The sharp gearchange and precise steering on the Mazda CX-5 means it sometimes feels like a smaller car than it really is, but this size comes sharply back into focus when it comes to reverse parking on the tight residential streets of my suburban home.
The problem comes from the really quite shocking rearmost pillar that limits visibility over the shoulder to the extent that I have to lean at abnormal angles to see into the space.
Thankfully the parking camera is there to confirm you’re not going to smack into an otherwise unseen object, and without it the parking manouevre would be even trickier.
Week ending July 6 Mileage 6200 Driven this week 520 miles
A warning light on the CX-5's dashboard came on the other day, advising that the car needed its tyres rotated.
The manual states that the tyres need to be rotated every 6000 miles to prevent them wearing unevenly.
I had already arranged with my local Mazda dealership to have a look at a couple of gremlins the CX-5 seems to have collected recently - there's a squeak coming from where the dashboard meets the front windscreen on the driver's side, and the tyres seem to be kicking up an excessive amount of noise on the motorway. So handily they can swap the wheels round at the same time.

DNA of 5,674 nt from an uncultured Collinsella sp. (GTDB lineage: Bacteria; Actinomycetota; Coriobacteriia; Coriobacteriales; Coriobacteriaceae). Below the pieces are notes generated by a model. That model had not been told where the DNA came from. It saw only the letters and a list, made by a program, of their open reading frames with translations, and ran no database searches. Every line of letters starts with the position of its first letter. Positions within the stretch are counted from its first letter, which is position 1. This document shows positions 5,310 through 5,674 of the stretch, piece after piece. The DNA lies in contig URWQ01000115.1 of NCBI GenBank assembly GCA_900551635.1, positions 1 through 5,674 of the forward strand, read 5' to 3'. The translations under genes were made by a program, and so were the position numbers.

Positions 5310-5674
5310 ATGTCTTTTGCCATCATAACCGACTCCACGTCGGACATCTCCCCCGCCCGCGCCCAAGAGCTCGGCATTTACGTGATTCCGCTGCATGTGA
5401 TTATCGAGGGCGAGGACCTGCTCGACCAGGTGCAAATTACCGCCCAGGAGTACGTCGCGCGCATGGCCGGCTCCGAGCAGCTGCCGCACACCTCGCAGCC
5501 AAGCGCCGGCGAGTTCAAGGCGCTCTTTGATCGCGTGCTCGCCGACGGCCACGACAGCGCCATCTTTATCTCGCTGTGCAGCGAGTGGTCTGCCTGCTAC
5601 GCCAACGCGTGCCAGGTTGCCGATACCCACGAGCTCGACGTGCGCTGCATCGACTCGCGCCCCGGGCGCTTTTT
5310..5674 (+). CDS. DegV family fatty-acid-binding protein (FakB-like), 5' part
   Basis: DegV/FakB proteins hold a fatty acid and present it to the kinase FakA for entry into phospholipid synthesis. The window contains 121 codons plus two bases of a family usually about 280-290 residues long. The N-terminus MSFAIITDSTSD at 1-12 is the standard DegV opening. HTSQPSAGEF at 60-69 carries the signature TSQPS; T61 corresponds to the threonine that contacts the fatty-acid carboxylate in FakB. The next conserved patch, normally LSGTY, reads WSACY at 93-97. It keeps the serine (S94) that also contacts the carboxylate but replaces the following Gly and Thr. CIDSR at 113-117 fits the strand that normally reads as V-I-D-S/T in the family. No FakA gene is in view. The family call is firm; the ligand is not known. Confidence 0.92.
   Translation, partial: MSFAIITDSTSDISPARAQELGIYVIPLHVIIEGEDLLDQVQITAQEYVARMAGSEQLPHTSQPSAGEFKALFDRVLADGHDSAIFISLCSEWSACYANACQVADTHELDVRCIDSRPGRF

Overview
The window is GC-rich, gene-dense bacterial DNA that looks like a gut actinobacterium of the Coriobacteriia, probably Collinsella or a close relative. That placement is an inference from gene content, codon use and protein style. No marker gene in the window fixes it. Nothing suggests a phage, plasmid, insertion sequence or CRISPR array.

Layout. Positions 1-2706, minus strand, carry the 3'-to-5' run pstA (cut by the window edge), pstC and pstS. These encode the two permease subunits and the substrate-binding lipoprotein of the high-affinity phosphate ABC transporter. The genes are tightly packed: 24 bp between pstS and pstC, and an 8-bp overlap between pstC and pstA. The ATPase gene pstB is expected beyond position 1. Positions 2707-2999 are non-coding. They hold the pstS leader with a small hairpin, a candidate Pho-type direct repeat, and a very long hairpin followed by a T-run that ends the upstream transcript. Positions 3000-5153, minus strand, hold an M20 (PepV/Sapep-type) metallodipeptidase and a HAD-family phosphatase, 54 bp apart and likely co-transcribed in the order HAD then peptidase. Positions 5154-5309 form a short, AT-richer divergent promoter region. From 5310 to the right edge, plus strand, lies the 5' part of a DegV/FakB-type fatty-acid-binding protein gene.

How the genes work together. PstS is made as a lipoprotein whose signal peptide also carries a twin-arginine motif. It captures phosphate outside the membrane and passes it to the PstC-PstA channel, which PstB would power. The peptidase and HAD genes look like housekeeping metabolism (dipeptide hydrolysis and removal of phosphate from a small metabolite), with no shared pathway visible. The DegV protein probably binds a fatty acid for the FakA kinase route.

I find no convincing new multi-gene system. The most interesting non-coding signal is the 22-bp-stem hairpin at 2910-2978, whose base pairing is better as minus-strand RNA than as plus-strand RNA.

I quizzed the dealership about how much the tyre rotation would cost. They said regular customers wouldn't have to pay for this to be done, but not-so regular customers get lumped with a £20 + VAT bill every 6000 miles.
That's not a lot of money to ensure the car makes the most of its Yokohama tyres, but it's a little inconvient for this to come round so often.